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From the Trenches

Do No Harm

By JARRETT A. LOBELL

Tuesday, August 07, 2018

Trenches Smithsonian Civil War BonesFor three days in August of 1862, a small stream called Bull Run near Manassas, Virginia, became the site of one of the most decisive contests of the second year of the Civil War. Just 13 months before, the Battle of First Manassas, also known as the First Battle of Bull Run, had been fought in this same location—but the second engagement was to prove far more deadly. Some 125,000 men were engaged in battle, with 3,021 killed, 15,263 wounded, and an unknown number captured or missing on both sides.

 

Trenches Manassas Bone With Bullet HorizDuring utility work on the battlefield, archaeologists made a stunning discovery less than a foot below the surface—a surgeon’s burial pit filled with 11 amputated limbs and two nearly complete skeletons, the first such pit ever to be excavated and scientifically studied. Isotopic analysis combined with evidence of uniform buttons and Enfield bullets has revealed that the men were Union soldiers from the Northeast, and that they likely died on the final day of the Battle of Second Manassas (or the Second Battle of Bull Run). Further examination of the bones, and in particular the cuts on the amputated limbs, is enabling scientists at the Smithsonian Institution to appreciate the extraordinary skill of the surgeon involved in making and executing potentially lifesaving decisions during the chaos of battle.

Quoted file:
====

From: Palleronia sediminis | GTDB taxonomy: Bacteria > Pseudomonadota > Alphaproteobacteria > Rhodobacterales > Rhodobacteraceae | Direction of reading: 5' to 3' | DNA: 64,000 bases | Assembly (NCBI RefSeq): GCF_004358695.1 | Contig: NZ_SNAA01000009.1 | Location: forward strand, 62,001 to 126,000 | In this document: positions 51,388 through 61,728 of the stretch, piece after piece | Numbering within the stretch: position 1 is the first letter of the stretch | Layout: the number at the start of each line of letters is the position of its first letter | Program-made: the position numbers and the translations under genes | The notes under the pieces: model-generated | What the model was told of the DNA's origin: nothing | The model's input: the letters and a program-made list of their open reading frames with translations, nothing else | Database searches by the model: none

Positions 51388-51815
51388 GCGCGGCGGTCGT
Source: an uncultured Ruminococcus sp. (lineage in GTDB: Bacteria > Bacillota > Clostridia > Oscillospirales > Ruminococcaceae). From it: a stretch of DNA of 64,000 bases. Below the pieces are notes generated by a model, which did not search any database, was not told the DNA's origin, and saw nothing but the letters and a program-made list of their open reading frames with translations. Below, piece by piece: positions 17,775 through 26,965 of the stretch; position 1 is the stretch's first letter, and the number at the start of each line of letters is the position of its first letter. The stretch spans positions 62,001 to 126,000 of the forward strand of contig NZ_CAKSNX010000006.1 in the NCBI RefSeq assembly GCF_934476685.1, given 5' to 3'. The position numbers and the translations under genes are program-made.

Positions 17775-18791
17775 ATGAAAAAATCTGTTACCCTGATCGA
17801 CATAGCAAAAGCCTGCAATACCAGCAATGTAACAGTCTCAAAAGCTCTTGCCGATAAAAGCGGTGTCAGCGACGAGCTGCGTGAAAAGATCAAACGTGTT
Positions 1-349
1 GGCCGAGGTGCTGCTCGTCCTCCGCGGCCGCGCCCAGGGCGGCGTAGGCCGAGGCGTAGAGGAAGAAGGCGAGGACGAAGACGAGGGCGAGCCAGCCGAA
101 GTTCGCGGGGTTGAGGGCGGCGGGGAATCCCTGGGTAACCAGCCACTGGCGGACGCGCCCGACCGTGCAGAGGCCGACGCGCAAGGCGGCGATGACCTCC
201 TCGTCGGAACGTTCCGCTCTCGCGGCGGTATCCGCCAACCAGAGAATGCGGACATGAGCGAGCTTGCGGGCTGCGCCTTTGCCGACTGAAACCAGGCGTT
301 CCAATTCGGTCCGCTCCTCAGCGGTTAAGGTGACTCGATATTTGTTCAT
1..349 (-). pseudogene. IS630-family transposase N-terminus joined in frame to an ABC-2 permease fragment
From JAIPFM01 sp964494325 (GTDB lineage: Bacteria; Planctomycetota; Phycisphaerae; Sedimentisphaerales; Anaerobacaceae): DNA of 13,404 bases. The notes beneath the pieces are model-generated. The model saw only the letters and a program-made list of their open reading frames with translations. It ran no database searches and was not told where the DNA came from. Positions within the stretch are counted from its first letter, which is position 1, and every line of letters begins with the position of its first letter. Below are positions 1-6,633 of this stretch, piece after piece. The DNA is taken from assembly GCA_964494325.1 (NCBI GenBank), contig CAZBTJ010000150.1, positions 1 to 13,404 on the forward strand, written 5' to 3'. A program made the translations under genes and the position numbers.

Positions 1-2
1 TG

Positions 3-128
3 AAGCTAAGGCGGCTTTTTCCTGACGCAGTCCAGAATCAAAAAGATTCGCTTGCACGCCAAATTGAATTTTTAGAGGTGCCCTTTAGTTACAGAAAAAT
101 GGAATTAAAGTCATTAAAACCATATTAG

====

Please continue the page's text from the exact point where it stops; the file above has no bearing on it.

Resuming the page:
Making an Entrance

By MARLEY BROWN

Tuesday, August 07, 2018

Trenches Spain Mengibar Roman ArchRemains of an imposing arch, believed to have been around 25 feet tall and more than 50 feet wide, that marked the starting point of a road in Roman Iberia, have been uncovered near southern Spain’s city of Mengíbar. According to archaeologist Juan Pedro Bellón of the University of Jaén, the arch of Janus Augustus signaled the beginning of the Hispania Baetica section of the Via Augusta, a nearly 1,000-mile-long road that stretched from the Atlantic through the Pyrenees and connected with routes to Rome. Hispania Baetica, the southernmost Roman province of the Iberian Peninsula, roughly corresponds to Spain’s autonomous community of Andalusia. “We believe that both the Via Augusta and the Janus Augustus arch were part of a transformation of the frontier ordered by the emperor Augustus between 13 and 7 B.C.,” Bellón explains. He says that the discovery of the arch will help reconstruct local territorial boundaries that would have been encountered by invading Romans and will provide important new insight into strategic decisions they made when building infrastructure and monumental symbols of Rome’s power in the region.

A Very Long Way to Eat Rhino

By ZACH ZORICH

Tuesday, August 07, 2018